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Fraud and Waste in the Shipping and Transportation Industries

shipping industry fraud

We live in a global economy, with goods shipped around the world. Given the number of parties involved with the shipment of goods – from exporters and shippers to importers and oil companies – it is no surprise that unscrupulous businesses and individuals often take advantage of their position to defraud the government out of funds.

For instance, two ocean shipping companies – Sea Star Line LLC and Horizon Lines LLC – recently agreed to pay $3.4 million to resolve allegations that they violated the False Claims Act by fixing the price of government cargo transportation contracts between the continental United States and Puerto Rico. Pursuant to the settlement agreement, Sea Star Line will pay $1.9 million and Horizon Lines will pay $1.5 million to the federal government.  

According to the government, former executives of the ocean shippers used personal email accounts to communicate confidential bidding information, which enabled each of the shippers to know the transportation rates that its competitor intended to submit to federal agencies for specific routes and, thus, allocate specific routes between themselves at predetermined rates in violation of the Sherman Act. The lawsuit was filed as a qui tam whistleblower lawsuit under the False Claims Act by former Sea Star Line executive William B. Stallings, who will receive $512,719 of the settlement proceeds.

Similarly, a federal judge recently held that a whistleblower lawsuit can proceed against a trucking giant. The lawsuit alleges that Covan World-Wide Moving – a trucking company that ships the belongings of military personnel around the world – engaged “in an intracorporate conspiracy” by “systematically falsified weight certificates, shipping records and invoices by increasing shipment weights.” The case is currently set for trial in spring of 2015.

Once shipped goods reach their destination, they are subject to customs regulations, which can also involve fraud. Bizlink Technology Inc. (BTI), an importer of computer cable assemblies, recently agreed to pay $1.2 million to settle claims that it violated federal customs laws by underpaying customs fees on goods imported from China. According to the government’s allegations, BTI obtained one valid invoice that company officials paid and a second invoice falsely stating a lower cost than was used to calculate the customs fees paid on imported goods, resulting in substantial underpayments to the government. The whistleblower in this case will receive $252,000 of the recovered funds.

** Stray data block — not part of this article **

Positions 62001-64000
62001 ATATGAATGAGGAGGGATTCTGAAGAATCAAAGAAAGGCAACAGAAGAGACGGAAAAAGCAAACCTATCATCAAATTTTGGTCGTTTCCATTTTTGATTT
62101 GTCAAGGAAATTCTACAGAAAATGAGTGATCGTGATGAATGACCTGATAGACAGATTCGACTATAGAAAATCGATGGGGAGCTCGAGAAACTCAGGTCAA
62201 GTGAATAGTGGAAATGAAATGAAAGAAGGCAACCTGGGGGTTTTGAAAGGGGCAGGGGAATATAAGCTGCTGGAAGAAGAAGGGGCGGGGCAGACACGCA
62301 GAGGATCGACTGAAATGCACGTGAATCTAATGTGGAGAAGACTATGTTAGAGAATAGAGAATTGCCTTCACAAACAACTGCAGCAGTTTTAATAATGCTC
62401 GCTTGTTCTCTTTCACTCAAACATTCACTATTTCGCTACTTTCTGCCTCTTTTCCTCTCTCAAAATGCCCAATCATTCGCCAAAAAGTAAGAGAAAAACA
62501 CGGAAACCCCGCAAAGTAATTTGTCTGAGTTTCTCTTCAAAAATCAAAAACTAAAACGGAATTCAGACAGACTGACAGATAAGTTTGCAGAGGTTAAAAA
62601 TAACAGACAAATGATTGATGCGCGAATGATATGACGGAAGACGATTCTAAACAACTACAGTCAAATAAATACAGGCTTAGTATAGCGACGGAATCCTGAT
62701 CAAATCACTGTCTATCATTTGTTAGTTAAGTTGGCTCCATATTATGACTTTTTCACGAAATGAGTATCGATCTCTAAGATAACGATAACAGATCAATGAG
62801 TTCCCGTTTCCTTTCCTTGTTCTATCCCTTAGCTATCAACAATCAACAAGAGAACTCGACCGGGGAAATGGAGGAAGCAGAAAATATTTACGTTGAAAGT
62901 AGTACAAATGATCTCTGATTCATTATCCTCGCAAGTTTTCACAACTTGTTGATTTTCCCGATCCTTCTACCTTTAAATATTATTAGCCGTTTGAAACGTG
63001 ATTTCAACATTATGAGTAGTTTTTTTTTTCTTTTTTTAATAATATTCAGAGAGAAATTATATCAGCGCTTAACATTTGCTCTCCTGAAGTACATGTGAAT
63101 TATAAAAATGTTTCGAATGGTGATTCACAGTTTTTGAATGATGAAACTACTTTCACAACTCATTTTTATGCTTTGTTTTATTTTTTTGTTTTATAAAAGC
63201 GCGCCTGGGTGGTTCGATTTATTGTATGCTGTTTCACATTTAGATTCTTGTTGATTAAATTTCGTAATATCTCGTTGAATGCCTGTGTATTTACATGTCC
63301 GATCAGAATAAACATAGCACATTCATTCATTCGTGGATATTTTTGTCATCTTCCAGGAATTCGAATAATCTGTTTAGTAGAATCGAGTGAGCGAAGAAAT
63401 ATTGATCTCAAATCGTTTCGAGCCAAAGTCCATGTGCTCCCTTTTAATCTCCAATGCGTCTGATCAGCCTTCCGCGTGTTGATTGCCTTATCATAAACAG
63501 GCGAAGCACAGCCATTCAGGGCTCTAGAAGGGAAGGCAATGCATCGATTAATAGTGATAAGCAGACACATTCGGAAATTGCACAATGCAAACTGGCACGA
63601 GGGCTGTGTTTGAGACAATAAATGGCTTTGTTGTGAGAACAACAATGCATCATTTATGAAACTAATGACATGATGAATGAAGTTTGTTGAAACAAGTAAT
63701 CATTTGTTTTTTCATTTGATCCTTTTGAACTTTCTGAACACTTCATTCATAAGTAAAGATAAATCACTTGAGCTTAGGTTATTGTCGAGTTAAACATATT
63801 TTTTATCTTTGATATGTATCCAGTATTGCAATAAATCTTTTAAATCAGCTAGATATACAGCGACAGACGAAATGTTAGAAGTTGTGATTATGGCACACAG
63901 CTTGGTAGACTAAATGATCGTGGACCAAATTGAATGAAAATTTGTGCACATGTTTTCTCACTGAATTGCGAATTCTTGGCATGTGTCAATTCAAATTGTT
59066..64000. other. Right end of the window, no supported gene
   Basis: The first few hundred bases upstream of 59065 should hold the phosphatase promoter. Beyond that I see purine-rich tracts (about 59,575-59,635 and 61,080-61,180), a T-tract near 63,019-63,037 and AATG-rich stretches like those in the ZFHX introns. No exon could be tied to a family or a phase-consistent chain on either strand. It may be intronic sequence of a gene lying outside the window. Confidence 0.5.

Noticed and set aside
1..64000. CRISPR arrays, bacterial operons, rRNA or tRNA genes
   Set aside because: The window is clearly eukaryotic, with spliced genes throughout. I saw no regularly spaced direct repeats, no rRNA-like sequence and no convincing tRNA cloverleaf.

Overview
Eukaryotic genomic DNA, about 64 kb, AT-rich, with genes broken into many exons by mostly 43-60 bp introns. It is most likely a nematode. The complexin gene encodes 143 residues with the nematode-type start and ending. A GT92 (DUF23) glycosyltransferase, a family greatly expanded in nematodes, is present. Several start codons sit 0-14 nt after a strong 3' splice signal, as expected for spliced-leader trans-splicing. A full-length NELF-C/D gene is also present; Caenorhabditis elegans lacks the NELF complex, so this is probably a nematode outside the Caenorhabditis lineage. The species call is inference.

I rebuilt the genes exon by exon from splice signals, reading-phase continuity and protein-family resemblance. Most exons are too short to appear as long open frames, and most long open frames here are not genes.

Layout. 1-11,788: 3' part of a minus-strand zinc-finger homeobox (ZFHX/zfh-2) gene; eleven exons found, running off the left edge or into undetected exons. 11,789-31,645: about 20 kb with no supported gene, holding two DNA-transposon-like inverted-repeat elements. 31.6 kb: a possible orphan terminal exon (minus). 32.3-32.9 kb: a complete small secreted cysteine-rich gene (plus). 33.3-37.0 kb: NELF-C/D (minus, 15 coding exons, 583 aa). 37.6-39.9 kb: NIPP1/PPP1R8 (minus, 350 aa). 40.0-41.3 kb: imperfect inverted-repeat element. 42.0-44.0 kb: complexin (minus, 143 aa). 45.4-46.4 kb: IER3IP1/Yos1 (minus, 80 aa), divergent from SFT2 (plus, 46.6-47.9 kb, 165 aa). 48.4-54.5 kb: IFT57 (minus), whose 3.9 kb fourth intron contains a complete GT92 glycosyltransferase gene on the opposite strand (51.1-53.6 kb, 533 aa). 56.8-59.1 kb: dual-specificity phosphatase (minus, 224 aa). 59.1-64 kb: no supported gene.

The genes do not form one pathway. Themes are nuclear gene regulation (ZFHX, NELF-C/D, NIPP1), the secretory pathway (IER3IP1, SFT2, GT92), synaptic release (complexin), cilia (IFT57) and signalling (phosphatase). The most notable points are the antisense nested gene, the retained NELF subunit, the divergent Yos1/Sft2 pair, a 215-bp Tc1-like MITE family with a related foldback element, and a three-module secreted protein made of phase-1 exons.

The shipping and transportation industry is highly dependent on the oil and gas industry, which is often fraught with its own form of fraud as well. For instance, Shell Oil recently agreed to pay $4 million to the State of Massachusetts to resolve allegations that it improperly took money from a fund to help clean up environmentally contaminated gas stations – the largest settlement to come from an investigation into alleged false statements made by oil companies in connection with the clean-up of underground storage tanks. To date, the investigation has resulted in $7.9 recovered by the State of Massachusetts.

The whistleblower attorneys at Goldberg Kohn are committed to fighting fraud against the government and protecting the rights of whistleblowers. We represent whistleblowers from a variety of industries, including shipping and transportation, biotech and pharmaceuticals, health care, and higher education.

Please contact us at (312) 863-7222 if you would like to learn more about the False Claims Act or would like to schedule a free, confidential appointment with one of our nationally-recognized whistleblower attorneys.

Goldberg Kohn, whistleblower, qui tam, False Claims Act, Department of Justice, Taxpayers Against Fraud, shippers, Sea Star Line LLC, Horizon Lines LLC, Covan World-Wide Moving, Bizlink Technology Inc., Shell Oil.

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